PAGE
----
Skip to content

“Simple tricks” to a $264 retirement fortune

I didn’t come up with this clickbaity title, the Washington Post did. 🙂

But read the whole thing – it has a lot of interesting nuggets in there and there isn’t anything he did that you can’t do. He invested in stocks, swung for the fences, did a backdoor Roth, etc.

The simple tricks that turned one investor’s $70,000 retirement account into a $264 million fortune [Washington Post] – “It quickly became clear that Weschler wanted to show that even though his initial IRA stake grew more than 300,000 percent from 1989 to 2018, unlike Peter Thiel he hadn’t played any insider games by having his IRA pay mega-cheap prices for securities that regular people couldn’t buy. Weschler said he had put up his numbers by investing in only publicly available securities.”

6 things I wish I knew the day I started Berklee [Derek Sivers] – Derek Sivers gives a talk to incoming first-year students at the Berklee College of Music in 2008. Like much of Sivers’ writing, it’s concise and without fluff. It’s also a non-stop firehose of good advice that doesn’t give you a choice but to take it all in. Replace Berklee with life and it still applies.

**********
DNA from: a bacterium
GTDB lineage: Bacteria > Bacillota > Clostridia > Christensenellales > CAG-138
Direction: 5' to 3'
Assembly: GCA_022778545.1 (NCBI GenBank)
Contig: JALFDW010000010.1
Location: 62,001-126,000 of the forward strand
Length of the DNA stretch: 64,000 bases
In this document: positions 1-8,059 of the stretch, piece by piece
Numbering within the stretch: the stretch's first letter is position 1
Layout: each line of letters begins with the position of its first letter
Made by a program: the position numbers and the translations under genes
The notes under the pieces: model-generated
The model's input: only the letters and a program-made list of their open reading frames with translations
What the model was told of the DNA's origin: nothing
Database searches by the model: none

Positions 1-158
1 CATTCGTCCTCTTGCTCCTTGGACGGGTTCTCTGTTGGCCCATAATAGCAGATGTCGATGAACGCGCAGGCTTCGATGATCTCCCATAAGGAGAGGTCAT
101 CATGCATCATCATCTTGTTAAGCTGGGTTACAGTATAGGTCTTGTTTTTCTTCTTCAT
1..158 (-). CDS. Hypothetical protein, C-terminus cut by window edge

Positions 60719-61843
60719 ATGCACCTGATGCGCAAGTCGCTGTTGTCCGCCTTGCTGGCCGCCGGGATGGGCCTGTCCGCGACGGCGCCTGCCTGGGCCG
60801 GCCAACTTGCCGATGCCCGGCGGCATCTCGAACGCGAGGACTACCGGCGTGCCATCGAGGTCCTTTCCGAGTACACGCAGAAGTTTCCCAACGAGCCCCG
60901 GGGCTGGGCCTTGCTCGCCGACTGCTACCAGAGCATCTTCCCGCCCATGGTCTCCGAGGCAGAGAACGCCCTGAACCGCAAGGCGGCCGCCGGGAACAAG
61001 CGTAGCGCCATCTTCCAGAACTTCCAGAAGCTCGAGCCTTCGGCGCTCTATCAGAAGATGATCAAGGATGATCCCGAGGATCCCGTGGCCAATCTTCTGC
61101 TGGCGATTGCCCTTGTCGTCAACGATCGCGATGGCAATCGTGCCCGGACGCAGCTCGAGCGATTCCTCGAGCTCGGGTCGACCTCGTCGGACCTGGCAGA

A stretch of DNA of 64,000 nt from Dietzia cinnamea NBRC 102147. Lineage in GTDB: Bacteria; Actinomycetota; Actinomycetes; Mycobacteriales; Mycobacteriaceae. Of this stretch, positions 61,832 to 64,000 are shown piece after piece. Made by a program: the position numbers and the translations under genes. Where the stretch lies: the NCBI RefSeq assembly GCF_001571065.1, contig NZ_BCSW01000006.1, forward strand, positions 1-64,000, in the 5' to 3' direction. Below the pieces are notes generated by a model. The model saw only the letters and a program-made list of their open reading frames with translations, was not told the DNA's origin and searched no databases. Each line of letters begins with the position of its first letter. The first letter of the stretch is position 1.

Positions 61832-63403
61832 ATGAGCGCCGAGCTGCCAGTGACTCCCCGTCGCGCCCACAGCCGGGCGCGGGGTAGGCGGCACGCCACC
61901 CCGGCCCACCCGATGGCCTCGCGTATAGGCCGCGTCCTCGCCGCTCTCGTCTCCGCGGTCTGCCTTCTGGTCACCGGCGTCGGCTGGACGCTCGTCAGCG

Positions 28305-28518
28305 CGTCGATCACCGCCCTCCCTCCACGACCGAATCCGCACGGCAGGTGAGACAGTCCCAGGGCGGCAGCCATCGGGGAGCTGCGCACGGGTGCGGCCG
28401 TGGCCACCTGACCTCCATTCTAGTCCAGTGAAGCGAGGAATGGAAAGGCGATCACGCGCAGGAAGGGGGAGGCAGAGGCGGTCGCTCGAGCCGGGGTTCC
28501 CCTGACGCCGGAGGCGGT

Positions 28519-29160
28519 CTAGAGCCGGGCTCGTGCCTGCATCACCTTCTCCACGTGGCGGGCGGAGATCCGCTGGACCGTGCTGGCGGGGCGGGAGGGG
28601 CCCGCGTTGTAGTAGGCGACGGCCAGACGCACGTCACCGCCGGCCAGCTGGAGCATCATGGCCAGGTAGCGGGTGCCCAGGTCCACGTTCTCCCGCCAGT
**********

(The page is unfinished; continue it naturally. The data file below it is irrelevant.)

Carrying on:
2 Years of FIRE: Life After an Early Exit From Medicine [Physician on FIRE] – “It’s been two years since I had surgeons, nurses, and patients depending on me to be in a certain place at a certain time to perform as an anesthesiologist. It’s been two years since I donned scrubs as an outfit, and I doubt I’ll ever wear them again. As FIRE bloggers tend to do, I like to reflect upon my past life in a demanding career and celebrate the anniversaries of my departure date. August 12th, 2019 was that date for me, so let’s recap the life I’ve been leading for these past two years and the lessons I continue to learn, shall we?”

The Fun Scale [REI Blog] – “Type 2 fun is miserable while it’s happening, but fun in retrospect. It usually begins with the best intentions, and then things get carried away. Riding your bicycle across the country. Doing an ultramarathon. Working out till you puke, and, usually, ice and alpine climbing. Also surely familiar to mothers, at least during childbirth and the dreaded teenage years.”